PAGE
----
Beginner facts about IPv6


Success with IPv6

  • This is an IPv4 address in hexadecimal: FF.FF.FF.FF (

  • This is an IPv6 address, which are always in hexadecimal: FFFF:FFFF:FFFF:FFFF:FFFF:FFFF:FFFF:FFFF. See the difference in size?

  • Everyone gets public IPv6 addresses. There is no need for NAT.

  • I'll say it again, there is a no need for NAT. Firewalls still work, but don't use NAT.

  • No NAT means end to end communication with less complexity. Rejoice!

  • You will be assigned a large subnet of public IPv6 addresses. No more rationing a handful of public IPs.

  • The smallest typical subnet of IPv6 is a /64 or 264 addresses. IPv4 space, all of it contains 232 addresses.

  • Small organizations, or even your home, are assigned a /56 which contains 256 /64 subnets.

  • Larger organization are assigned a /48 which contains 65535 /64 subnets.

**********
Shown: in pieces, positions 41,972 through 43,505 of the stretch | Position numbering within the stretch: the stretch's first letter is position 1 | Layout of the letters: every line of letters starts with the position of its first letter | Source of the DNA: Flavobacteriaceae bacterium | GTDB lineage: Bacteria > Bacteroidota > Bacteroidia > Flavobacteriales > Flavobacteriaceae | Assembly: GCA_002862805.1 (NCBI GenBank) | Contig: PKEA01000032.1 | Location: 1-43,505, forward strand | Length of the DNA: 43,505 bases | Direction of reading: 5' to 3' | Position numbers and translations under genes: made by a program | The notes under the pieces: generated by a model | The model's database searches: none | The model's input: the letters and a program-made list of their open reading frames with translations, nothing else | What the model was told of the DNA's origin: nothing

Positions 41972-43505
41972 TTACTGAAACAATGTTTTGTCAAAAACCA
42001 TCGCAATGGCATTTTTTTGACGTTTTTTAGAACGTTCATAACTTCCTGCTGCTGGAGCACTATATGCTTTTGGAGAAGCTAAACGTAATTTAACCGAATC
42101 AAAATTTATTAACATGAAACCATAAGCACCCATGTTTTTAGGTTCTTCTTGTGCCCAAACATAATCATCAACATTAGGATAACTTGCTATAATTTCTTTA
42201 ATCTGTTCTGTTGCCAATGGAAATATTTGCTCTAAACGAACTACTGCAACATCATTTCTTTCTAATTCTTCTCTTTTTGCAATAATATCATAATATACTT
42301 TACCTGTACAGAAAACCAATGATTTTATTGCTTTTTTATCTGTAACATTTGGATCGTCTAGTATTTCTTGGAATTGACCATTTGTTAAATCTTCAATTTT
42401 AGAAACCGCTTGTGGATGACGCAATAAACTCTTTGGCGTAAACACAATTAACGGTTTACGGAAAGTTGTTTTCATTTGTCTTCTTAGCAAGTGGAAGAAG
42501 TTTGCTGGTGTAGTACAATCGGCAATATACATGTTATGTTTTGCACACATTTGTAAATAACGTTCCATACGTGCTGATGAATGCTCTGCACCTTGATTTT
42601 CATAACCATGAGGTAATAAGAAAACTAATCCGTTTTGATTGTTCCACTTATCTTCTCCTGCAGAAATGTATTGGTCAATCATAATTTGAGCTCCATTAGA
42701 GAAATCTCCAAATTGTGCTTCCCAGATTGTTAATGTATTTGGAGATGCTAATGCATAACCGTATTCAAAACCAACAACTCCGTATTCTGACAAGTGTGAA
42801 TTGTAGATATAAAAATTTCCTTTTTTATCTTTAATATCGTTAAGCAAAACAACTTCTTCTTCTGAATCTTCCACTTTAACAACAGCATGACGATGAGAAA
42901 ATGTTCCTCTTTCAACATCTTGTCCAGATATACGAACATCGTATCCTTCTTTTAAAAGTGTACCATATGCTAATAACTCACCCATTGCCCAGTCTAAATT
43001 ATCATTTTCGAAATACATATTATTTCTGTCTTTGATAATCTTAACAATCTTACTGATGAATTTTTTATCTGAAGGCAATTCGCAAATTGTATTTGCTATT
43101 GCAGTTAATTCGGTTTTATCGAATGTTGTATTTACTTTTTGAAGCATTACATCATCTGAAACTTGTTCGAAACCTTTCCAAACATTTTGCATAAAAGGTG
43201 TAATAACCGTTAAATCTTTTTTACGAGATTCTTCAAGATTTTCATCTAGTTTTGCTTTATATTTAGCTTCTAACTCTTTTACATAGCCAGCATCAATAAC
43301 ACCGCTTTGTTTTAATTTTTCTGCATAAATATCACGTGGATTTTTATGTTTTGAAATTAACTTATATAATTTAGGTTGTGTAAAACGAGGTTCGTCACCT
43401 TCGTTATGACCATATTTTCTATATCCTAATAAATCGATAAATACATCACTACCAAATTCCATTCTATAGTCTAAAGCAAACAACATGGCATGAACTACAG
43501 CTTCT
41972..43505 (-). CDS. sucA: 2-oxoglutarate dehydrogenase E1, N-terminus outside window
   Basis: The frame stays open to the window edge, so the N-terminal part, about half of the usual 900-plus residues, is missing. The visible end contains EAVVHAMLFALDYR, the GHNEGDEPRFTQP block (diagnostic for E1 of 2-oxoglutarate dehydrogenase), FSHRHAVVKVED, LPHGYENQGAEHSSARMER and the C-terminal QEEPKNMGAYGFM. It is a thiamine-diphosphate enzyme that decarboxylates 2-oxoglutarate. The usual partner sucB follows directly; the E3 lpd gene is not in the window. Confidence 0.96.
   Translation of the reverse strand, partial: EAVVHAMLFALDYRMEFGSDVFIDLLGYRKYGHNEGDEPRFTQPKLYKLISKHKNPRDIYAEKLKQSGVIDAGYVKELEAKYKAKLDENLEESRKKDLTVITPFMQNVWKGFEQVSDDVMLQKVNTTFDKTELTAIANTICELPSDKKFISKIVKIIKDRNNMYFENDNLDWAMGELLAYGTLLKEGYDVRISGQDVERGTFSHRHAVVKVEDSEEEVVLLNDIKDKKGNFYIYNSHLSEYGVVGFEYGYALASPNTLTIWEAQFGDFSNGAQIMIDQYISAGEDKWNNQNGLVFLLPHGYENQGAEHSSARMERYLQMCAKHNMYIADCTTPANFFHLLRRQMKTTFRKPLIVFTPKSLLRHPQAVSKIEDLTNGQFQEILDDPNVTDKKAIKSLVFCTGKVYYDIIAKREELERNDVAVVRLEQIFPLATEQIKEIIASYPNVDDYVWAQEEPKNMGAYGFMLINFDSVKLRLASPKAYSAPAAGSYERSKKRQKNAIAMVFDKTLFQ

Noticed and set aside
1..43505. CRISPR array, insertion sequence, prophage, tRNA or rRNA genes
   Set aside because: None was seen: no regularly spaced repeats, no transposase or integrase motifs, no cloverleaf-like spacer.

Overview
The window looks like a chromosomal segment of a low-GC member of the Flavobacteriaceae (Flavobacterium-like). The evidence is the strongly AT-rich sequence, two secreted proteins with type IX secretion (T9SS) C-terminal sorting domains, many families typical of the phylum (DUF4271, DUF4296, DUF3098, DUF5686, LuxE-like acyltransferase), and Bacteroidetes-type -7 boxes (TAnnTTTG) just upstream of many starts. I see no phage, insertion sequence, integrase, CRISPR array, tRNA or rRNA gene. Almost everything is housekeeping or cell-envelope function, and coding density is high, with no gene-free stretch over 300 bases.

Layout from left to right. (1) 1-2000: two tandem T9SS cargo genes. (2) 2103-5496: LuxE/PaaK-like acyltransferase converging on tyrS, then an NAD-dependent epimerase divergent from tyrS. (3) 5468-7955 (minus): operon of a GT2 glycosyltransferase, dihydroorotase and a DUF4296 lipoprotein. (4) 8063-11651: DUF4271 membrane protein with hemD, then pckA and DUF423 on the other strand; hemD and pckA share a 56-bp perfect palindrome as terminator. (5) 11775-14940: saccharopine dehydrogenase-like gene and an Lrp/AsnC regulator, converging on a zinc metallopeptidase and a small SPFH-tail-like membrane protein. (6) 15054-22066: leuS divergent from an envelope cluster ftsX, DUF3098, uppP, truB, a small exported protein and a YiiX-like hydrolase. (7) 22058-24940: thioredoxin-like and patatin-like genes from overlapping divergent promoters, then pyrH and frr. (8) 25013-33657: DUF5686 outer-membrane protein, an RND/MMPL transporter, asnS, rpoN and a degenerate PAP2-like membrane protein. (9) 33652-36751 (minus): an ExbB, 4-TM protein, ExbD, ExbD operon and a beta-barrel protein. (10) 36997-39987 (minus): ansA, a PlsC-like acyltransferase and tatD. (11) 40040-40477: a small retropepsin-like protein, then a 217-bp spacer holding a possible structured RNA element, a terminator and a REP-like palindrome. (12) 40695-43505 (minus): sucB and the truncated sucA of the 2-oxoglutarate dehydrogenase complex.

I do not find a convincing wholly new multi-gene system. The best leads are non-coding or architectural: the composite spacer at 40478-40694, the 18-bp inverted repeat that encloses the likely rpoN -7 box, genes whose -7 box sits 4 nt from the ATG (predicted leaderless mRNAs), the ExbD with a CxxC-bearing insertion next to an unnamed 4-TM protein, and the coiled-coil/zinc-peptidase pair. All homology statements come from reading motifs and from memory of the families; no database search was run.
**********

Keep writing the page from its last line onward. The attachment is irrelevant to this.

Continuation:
• Go back and count those in your head again. I'll wait.

  • Sipcalc is a good IPv6 subnet calculator.

  • Addresses can be statelessly assigned to nodes using SLAAC.

  • Addresses can be assigned statefully using DHCPv6.

  • IPv6 and IPv4 are separate protocols and co-exist. This is called dual stack.

  • You must have separate routing and firewall rules for both IPv4 and IPv6.

  • Services must be configured to listen on IPv6, but most do so by default already.

  • A DNS A record for an IPv6 address is an AAAA or 'quad A' record. dig aaaa

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